Car Accident Claim Red Flags

Read Time: 4.5 minutes

TL;DR

  • Adjusters are paid to save money and to pay you the least amount legally possible for your claim. You must remember that they don’t have your best interests at heart when they process a claim, as your best interests will result in a much higher payout on their part.
  • Do not let an adjusters convince you to settle quickly or before hiring an attorney. If you accept, there’s a chance that you could be liable for future expenses that weren’t covered by your payout.
  • You are under no obligation to sign away your privacy rights to an adjuster unless a court orders otherwise.
  • Do not comply with their request to make any official recorded statements without the presence of your attorney. They may try to attempt to use your words against you.
  • You always have the choice of the repair shop you wish to do business with. Reputable shops will usually guarantee the repairs for the life of the vehicle, and the insurance company has nothing to do with that.

 

If you’re involved in a car accident, you need to be aware of what you should or shouldn’t say or do in order to protect yourself and your case. There are certain warning signs and red flags that may come up when speaking to an insurance adjuster or the other party’s representation, so it’s best to speak with an experienced attorney who will be on your side and who will guide you through this difficult process.

Take a look below, where we’ve outlined some of the most common phrases that should raise red flags during this complicated situation.

 

“Hello, I am the insurance adjuster investigating your accident claim, and I am here to help settle this matter for you as soon as possible.”

If you have a personal injury and damage claim against another driver’s insurance company due to their negligence, an insurance adjuster will be assigned to handle the claim. Because their insured is responsible for these damages, their main objective is to pay out as little as possible—or maybe even deny the claim outright by denying liability. It’s possible that they try to convince you the value of your claim is worth less than it actually is. If they are “investigating,” then the insurance company plans to not offer you the full value of your damages.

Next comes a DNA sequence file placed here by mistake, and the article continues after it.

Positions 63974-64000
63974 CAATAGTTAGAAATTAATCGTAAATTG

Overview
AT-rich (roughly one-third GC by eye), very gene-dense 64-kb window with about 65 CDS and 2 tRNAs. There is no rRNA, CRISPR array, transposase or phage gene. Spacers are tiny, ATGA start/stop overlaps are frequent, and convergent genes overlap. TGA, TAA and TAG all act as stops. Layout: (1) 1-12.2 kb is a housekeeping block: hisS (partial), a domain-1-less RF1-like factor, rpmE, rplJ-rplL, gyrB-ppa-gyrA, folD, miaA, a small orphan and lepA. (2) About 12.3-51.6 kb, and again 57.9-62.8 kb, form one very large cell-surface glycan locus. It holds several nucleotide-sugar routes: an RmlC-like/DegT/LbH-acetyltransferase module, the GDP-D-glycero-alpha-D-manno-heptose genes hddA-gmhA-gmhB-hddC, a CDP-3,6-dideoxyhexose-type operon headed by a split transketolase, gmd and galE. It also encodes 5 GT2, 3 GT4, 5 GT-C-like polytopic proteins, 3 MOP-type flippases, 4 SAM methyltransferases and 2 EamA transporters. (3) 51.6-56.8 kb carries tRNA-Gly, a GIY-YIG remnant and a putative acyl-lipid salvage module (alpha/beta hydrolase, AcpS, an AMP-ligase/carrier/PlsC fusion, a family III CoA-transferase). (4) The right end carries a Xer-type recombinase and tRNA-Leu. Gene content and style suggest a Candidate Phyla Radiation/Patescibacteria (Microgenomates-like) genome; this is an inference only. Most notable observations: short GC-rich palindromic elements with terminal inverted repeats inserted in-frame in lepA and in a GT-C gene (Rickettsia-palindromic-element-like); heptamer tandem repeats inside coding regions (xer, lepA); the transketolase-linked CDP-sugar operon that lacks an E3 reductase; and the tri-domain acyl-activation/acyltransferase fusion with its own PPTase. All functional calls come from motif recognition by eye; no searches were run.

Adjusters are paid to save money and to pay you the least amount legally possible for your claim. You must remember that they work for the insurance company of the negligent driver that caused your damages. They don’t have your best interests at heart when they process a claim, as your best interests will result in a much higher payout on their part.

They are trained to protect their employer’s bottom line as much as possible, and this, unfortunately, can come at the expense of vulnerable accident victims. Their business stays afloat by diminishing the value of insurance claims against their insured.

That is why it is so important to get legal representation from an attorney as soon as possible before speaking to an adjuster—or anyone else—so that you have someone on your side, too!